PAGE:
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Because of previous C-sections a vaginal delivery would have been risky but with the factor of placenta previa it wasn’t even a possibility. The Graysons were adamant that they wanted to have a “whole” baby, which meant that the best option would be for Melissa to undergo a C-section. “The doctor said he could do it that night or he could do it the next day so we could spend another night with the baby,” Keith said. “We opted for the next day.” On May 7, 2011, Kensley Addison Grayson was delivered stillborn at 22 weeks gestation. She weighed 9.7 ounces and was 9 inches long. ••• ••• ••• ••• “I went into the operating room with Melissa,” Keith said. “They went through the whole thing like they normally do.” “We stayed on the OB floor,” Melissa said. “That was important to me because it validated our experience that we had just had a baby. I didn’t want to go to a medical floor. I wanted to see her,” Melissa said. “Keith was hesitant, but I had to be able to see her. “Angie (OB nurse) brought Kensley to me,” Melissa said. “I didn’t know what to do. The nurses had cleaned her, dressed her and they took pictures. She had every feature of a live newborn.” Keith emphasized that their nurses were great, but Angie was “probably the biggest godsend.” “She explained the various options and encouraged us to hold the baby and interact with Kensley,” he said. “She talked about different funeral homes. Null & Sons offers a cremation option at no charge for people who have just lost babies.” Through the Baby Steps program, the obstetrics nurses took photos and had them developed for the Graysons. They also provided a grievance guide, keepsake box, crocheted blanket and a gown for Kensley. “They also gave us a children’s book titled, ‘We Were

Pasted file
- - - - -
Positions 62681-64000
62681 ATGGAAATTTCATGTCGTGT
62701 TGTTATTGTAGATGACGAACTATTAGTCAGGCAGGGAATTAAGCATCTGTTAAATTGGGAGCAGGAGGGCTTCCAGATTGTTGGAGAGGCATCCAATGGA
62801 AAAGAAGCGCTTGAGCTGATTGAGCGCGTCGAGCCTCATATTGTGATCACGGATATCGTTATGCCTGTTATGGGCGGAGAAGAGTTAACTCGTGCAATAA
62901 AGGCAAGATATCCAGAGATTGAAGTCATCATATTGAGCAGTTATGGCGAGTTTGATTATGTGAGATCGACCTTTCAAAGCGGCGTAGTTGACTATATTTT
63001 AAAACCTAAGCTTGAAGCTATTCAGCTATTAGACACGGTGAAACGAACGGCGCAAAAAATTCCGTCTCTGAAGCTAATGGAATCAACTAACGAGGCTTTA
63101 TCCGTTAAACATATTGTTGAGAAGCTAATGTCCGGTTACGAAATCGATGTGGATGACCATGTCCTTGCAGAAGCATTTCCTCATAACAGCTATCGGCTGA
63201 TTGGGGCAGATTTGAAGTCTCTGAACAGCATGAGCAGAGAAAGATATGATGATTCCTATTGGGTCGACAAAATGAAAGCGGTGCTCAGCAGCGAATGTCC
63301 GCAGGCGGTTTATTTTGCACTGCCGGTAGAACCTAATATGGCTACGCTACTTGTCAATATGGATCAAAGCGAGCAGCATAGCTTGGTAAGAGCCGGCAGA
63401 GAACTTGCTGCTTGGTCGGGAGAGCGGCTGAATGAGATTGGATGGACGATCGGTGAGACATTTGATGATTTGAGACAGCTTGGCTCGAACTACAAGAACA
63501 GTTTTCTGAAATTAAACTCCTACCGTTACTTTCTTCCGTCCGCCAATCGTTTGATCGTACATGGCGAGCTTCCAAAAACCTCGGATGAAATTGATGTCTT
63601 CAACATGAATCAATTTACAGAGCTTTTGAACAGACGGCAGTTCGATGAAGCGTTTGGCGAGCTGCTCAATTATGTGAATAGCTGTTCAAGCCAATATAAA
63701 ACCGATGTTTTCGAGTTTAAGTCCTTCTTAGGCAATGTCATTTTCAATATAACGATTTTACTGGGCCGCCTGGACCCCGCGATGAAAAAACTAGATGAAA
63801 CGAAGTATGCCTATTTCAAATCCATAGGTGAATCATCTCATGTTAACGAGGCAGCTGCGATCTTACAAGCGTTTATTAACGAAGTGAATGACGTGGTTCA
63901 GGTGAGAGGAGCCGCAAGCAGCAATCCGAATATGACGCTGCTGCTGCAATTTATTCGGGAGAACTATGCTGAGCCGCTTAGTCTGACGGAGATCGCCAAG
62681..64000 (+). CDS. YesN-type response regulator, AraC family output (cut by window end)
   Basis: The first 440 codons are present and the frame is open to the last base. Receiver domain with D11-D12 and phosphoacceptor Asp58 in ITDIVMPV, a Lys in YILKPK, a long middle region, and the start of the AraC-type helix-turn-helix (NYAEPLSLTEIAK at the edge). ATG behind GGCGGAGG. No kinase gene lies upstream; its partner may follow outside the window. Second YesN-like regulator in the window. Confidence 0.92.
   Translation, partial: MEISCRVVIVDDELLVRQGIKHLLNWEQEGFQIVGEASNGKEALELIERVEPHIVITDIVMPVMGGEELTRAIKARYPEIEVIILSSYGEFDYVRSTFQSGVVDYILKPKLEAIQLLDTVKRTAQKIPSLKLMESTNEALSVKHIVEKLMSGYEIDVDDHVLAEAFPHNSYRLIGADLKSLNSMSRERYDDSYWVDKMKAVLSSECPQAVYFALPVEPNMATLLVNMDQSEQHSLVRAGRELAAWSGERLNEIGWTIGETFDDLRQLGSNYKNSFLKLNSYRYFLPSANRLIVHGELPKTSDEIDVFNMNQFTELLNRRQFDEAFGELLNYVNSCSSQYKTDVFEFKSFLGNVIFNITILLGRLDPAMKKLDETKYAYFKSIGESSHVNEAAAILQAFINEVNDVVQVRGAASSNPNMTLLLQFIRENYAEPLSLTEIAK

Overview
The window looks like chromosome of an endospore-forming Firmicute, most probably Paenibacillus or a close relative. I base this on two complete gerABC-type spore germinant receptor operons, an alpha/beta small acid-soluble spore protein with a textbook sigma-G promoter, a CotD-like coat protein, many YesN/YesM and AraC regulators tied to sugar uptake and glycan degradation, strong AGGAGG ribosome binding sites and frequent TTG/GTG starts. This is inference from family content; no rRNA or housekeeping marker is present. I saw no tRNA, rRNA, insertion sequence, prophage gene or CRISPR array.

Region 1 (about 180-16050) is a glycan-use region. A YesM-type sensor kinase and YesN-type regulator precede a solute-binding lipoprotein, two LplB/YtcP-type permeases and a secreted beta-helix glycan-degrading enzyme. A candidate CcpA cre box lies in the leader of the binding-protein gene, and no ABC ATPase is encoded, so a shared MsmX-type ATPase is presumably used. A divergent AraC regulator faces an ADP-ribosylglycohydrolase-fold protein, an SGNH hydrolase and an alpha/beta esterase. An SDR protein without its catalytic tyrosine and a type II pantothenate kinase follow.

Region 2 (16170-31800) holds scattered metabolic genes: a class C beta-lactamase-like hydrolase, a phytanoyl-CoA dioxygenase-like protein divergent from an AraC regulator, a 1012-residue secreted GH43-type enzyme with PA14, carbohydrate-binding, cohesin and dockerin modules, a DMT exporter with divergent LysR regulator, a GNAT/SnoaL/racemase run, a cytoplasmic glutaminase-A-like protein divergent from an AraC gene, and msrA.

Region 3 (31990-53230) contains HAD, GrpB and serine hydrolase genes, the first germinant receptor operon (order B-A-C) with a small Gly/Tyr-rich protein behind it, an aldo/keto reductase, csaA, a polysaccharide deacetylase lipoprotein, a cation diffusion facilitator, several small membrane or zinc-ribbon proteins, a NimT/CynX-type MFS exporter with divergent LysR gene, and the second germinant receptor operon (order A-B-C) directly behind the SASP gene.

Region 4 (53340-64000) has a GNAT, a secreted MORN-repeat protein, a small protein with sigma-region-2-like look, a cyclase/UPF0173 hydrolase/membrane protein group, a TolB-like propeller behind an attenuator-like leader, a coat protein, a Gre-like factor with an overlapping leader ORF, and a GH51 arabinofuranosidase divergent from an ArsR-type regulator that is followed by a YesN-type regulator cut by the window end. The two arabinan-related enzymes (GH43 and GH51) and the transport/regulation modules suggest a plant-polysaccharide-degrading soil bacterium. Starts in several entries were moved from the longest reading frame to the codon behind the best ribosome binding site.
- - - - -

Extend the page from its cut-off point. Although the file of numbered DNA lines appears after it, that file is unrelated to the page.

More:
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Foundation In Focus │ Spring 2012

Gonna Have a Baby, But We Had an Angel Instead,’” Melissa said. “This was very helpful to bring home to Kensley’s siblings.” Weeks later the results came back from the placental testing and a definitive answer was not revealed. Melissa recalls being devastated all over again. “There was no answer for me to have lost our baby. I thought I had to know an answer to ‘Why?’ but, what I know now is that to know ‘why’ would not change the fact that Kensley is gone.” ••• ••• ••• ••• Melissa and Keith can recall a number of conversations they had once Melissa was discharged from the hospital, and there was a common theme. “First and foremost, we knew we needed to put God first and find a church family,” Melissa said. Then Keith added, “And what can we do to make it more bearable for the next mother or family? We are very aware now that these losses happen. Whatever we can do to help them, we want to make it easier.” Melissa, who is an avid scrapbooker, incorporated the photos taken by the nurses into a small keepsake album. Melissa is working with the Phelps Regional Health Care Foundation to provide an album for other mothers who do not have a baby to bring home from the hospital. Each album bears the message, “Handmade from the Heart: Inspired by Kensley,” on the back. In addition, the Graysons are planning to donate several copies of the book, “I’ll Hold You in Heaven” by Jack Hayford, to the hospital. “We could look at it as a tragedy, but losing Kensley was a waking-up moment for our family,” Keith said. “She had a big impact on our family. We started going to church and got our kids involved. The experience has really opened our eyes and made us appreciate a lot.” “And not take anything for granted,” Melissa added.

Spring 2012  

Baby Steps, Sisters Fighting For a Cure, Isabella's Story